I could choose not to say anything to my daughters about my mental health issues because for the most part I'm fine, but I don't want to keep this information from them for three reasons:

1. I never want them to think that my symptoms have anything to do with them.
Even though I'm fine most days, there are times when I'm not. There are times when I get extremely anxious or even have a full blown panic attack. These are symptoms and not a result of anything my daughters do (or don't do), so I explain to them in an age-appropriate way what it is that I am going through. If they have questions, I answer them to the best of my ability and I let them know that I will be fine.

2. I want them to understand that mental health is part of health in general.
It took me way too long to realize that mental health and physical health are not actually separate from each other. For many years I took excellent care of my physical health, but felt too much shame to seek treatment for my mental health issues because I didn't want to be labeled crazy. Seeking mental health care is NEVER something to be ashamed of and I want to empower others to get help if they need it. The only way to take the shame away is by speaking about it openly.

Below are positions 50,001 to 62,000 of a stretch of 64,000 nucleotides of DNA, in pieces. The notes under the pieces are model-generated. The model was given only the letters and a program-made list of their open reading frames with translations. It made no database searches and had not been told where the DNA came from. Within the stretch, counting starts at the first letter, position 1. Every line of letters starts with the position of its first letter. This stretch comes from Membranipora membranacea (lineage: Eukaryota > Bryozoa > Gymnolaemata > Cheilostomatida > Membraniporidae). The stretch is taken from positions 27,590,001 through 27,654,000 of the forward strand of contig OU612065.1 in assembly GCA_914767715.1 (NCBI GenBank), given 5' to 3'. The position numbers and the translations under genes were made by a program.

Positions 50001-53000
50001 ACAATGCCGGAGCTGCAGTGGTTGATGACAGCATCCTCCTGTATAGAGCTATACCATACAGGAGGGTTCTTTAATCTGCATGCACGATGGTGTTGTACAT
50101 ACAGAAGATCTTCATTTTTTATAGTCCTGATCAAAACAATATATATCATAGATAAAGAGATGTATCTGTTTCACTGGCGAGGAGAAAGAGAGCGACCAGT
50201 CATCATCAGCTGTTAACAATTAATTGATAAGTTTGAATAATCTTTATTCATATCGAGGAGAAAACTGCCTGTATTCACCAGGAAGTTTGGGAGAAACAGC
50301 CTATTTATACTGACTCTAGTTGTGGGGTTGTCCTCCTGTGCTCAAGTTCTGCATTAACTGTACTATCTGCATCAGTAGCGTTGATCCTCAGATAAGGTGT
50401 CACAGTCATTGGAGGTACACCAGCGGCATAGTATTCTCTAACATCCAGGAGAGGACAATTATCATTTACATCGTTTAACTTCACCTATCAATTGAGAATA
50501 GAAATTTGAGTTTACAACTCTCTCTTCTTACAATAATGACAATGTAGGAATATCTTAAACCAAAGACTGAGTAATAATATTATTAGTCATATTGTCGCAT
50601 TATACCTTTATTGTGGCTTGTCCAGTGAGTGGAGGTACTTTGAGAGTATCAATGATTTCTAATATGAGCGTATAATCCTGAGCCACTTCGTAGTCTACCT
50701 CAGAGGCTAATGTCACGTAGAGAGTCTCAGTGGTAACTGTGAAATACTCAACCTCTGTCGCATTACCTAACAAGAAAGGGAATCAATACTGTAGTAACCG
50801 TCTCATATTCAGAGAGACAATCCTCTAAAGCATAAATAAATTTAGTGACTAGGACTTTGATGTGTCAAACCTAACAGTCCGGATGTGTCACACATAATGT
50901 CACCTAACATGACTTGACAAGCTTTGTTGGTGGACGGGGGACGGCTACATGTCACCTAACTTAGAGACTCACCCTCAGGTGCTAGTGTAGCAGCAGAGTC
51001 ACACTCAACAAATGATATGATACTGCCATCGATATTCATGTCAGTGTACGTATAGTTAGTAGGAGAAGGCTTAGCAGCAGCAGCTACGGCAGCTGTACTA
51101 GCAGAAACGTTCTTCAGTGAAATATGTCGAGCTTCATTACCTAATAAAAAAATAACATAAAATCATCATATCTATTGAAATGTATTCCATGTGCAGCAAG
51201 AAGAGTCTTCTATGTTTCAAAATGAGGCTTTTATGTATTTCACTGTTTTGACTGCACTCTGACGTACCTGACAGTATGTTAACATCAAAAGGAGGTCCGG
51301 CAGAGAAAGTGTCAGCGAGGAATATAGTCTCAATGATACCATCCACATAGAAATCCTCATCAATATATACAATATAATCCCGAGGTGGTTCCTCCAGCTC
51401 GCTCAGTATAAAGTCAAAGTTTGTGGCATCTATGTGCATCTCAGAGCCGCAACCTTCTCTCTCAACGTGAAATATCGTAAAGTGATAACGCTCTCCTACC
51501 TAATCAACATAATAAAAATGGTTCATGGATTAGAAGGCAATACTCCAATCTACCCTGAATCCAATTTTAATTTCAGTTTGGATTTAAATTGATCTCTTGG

3. If my daughters ever have mental health issues of their own, I want them to ask for help sooner rather than later.
I could have gotten help so much sooner, but instead I suffered in silence. I really thought that it was "normal" to feel the kind of anxiety I felt on a regular basis because no one ever talked to me about mental health in a way that was empowering.

In my case, I think not talking to my kids about my mental health issues would do more harm than good. I can only speak for myself, but somehow I have a feeling I'm not the only one in this situation.

What are your thoughts on discussing your mental health issues with your children?

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RELATED: Anxiety: A Mom's Story